For England rugby fans, the excitement surrounding the recent announcement of the men’s Six Nations Squad was somewhat overshadowed by the news that former England coach Eddie Jones will now be coaching Australia at this year’s Rugby World Cup. Jones was one of the most successful England men’s rugby coaches of all time, taking the team to the World Cup final in Japan in 2019, but was dismissed by England’s RFU in December 2022 following a poor run of results. England now face the prospect of playing an Australia side led by Jones in the quarter-finals or the finals (fingers crossed!), armed with a whole host of knowledge about the team he so recently coached. Knock on by England?
For those of us who enjoy a bit of employment law alongside sports, we couldn’t help but think: “Surely his employment contract contains a non-compete restriction to prevent exactly this sort of situation?!” What lessons can employers outside the sports industry learn from this potential fumble by the RFU? In this article, we wanted to use this story as an opportunity to explore some of the steps employers can take to protect themselves in this scenario, and to consider the limitations of such protections.
(For the record, the RFU has publicly stated that it decided not to insist on including a non-compete restriction in the severance package it agreed with Jones when he was dismissed. Nothing in this article is intended as a commentary on the merits of or reasoning behind that decision – we are just having a bit of fun.)
If an employee has resigned, or the employer has given them notice of dismissal, one potential option available to employers is to place them on garden leave during their notice period. Whilst on garden leave, they will remain an employee and continue to receive their salary but are typically instructed not to attend the employer’s offices, perform any duties, or have any contact with customers or employees.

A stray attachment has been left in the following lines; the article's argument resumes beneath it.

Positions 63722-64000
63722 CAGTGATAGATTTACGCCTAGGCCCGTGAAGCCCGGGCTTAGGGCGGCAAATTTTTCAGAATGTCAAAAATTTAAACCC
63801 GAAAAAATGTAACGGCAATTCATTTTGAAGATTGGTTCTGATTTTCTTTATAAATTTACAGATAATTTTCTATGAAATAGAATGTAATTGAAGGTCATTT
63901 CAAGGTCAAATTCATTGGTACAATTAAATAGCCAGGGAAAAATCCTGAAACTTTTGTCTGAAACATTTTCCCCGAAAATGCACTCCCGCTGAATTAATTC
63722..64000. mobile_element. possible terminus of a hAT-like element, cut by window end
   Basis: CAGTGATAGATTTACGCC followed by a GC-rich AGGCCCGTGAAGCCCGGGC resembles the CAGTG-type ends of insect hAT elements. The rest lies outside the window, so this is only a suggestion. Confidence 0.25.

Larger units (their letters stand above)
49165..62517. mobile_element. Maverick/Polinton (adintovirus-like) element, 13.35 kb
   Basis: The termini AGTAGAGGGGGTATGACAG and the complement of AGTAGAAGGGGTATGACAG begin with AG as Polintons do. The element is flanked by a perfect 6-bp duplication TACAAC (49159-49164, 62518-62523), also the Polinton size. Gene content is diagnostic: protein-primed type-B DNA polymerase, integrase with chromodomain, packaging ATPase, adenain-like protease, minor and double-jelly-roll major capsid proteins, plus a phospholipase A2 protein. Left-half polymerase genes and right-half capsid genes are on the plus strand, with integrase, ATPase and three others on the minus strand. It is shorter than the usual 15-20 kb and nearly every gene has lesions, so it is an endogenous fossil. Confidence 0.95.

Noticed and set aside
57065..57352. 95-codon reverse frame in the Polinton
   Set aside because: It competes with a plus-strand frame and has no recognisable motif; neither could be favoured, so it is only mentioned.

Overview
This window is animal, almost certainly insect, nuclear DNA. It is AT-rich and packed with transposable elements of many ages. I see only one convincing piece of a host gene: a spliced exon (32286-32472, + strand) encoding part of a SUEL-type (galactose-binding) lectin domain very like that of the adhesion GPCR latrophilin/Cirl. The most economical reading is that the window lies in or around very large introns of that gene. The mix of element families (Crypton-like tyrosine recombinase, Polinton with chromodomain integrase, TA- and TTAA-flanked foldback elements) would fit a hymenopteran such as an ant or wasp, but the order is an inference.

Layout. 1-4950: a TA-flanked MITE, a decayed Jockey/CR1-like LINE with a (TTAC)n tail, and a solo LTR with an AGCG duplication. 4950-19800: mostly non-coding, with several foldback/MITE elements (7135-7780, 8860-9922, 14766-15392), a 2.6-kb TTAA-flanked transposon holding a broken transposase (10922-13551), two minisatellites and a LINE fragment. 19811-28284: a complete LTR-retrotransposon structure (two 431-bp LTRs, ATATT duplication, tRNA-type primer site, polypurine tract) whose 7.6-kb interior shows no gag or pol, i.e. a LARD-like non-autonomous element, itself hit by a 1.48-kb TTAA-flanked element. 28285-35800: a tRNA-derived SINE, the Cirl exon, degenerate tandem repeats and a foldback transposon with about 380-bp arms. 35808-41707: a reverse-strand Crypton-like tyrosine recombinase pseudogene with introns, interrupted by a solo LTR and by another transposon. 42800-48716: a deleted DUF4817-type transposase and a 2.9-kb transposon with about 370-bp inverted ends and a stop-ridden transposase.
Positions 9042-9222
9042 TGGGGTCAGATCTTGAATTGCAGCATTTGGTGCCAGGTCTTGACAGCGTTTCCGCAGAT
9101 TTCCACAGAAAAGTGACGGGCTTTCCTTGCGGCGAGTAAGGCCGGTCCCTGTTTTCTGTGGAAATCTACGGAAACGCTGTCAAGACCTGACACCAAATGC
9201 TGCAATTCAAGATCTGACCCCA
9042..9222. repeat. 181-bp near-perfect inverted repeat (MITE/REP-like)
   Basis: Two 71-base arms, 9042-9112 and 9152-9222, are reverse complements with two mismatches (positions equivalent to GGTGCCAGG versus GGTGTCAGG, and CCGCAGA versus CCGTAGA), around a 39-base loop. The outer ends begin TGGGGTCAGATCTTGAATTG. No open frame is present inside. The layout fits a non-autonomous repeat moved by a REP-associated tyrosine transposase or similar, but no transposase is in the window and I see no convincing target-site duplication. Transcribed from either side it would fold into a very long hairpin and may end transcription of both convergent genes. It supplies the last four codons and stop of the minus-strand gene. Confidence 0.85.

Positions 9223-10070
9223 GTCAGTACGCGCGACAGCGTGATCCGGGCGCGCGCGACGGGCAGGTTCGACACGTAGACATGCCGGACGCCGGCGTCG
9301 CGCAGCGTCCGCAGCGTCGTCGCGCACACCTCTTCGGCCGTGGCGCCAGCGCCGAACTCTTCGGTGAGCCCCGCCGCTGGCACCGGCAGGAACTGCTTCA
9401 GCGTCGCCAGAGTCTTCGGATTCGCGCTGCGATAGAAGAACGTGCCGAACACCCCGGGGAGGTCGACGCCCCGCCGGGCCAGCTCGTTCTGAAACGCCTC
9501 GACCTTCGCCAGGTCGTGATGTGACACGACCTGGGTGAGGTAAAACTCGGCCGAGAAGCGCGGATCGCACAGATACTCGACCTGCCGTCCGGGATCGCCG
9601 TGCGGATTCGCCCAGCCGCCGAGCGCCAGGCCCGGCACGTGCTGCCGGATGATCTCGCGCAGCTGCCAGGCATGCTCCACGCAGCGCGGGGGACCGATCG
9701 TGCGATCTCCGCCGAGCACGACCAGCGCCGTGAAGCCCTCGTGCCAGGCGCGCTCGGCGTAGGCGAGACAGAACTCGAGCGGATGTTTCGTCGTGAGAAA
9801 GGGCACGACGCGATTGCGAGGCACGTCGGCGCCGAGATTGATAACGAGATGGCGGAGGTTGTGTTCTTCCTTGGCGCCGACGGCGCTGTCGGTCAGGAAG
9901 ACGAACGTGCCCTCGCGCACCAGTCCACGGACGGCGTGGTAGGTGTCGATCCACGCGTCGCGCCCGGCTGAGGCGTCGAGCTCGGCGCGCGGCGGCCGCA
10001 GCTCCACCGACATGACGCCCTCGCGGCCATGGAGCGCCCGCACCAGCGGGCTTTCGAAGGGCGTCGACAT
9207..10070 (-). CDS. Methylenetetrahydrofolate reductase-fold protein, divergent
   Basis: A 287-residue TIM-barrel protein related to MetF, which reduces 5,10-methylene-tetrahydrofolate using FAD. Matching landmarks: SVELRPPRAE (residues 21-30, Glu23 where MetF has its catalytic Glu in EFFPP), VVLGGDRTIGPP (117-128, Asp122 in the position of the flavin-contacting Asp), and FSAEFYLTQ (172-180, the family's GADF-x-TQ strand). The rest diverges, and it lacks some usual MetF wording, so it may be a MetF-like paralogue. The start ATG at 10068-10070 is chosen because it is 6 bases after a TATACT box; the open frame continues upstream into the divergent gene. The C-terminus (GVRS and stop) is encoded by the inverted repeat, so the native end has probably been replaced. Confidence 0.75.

One advantage of this approach is that, because they remain employed, the employee will still be subject to any express terms of the employment contract preventing competitive activities and the implied duty of fidelity to the employer. Another advantage is that the employee is effectively “kept out of the market” during their notice period, preventing them from accessing confidential information or maintaining relationships with customers and key employees.
When considering this approach, employers should check that the employee’s contract contains a well drafted clause giving them the contractual right to place the employee on garden leave and to restrict the employee’s activities during this time.
Garden leave may be of limited value if the employee has a relatively short notice period. On the other hand, employers should not assume that an employee with a very long notice period (for example, 12 months), can be placed on garden leave for all of that period. If a court was ever asked to enforce a period of garden leave, it would consider factors such as whether the period is necessary to protect the employer’s legitimate interests.
Another potential option available to employers is to include post-termination restrictions, either in the employment contract or as part of any severance package agreed with the employee on termination of their employment (which the RFU apparently decided against doing with Eddie Jones). Typical post-termination restrictions include a non-compete, restrictions on soliciting customers and key employees, restrictions on “dealing” with customers, and restrictions on interference with suppliers.
Post-termination restrictions often have significant deterrent value. However, actually enforcing a covenant can be difficult in practice, and is likely to be a costly exercise. Employers should take care in drafting restrictive covenants and identifying the employees to which they apply, in order to maximise the chances of enforceability.